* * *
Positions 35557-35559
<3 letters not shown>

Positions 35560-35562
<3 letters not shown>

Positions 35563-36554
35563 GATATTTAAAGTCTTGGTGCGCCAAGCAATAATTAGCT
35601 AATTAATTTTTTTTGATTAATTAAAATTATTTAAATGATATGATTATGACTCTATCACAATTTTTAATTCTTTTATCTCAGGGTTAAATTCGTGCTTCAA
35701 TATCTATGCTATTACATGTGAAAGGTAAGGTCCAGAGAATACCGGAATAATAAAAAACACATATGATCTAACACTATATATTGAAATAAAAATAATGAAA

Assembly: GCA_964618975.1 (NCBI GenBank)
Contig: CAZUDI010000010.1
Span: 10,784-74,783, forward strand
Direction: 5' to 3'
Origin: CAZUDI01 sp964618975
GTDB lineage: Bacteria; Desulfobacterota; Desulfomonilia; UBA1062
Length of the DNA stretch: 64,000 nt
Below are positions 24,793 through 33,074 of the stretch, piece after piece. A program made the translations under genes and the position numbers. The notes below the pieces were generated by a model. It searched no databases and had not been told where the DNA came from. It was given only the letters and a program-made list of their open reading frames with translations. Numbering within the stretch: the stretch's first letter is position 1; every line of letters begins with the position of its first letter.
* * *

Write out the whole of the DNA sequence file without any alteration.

Positions 35557-35559
<3 letters not shown>

Positions 35560-35562
<3 letters not shown>

Positions 35563-36554
35563 GATATTTAAAGTCTTGGTGCGCCAAGCAATAATTAGCT
35601 AATTAATTTTTTTTGATTAATTAAAATTATTTAAATGATATGATTATGACTCTATCACAATTTTTAATTCTTTTATCTCAGGGTTAAATTCGTGCTTCAA
35701 TATCTATGCTATTACATGTGAAAGGTAAGGTCCAGAGAATACCGGAATAATAAAAAACACATATGATCTAACACTATATATTGAAATAAAAATAATGAAA

Assembly: GCA_964618975.1 (NCBI GenBank)
Contig: CAZUDI010000010.1
Span: 10,784-74,783, forward strand
Direction: 5' to 3'
Origin: CAZUDI01 sp964618975
GTDB lineage: Bacteria; Desulfobacterota; Desulfomonilia; UBA1062
Length of the DNA stretch: 64,000 nt
Below are positions 24,793 through 33,074 of the stretch, piece after piece. A program made the translations under genes and the position numbers. The notes below the pieces were generated by a model. It searched no databases and had not been told where the DNA came from. It was given only the letters and a program-made list of their open reading frames with translations. Numbering within the stretch: the stretch's first letter is position 1; every line of letters begins with the position of its first letter.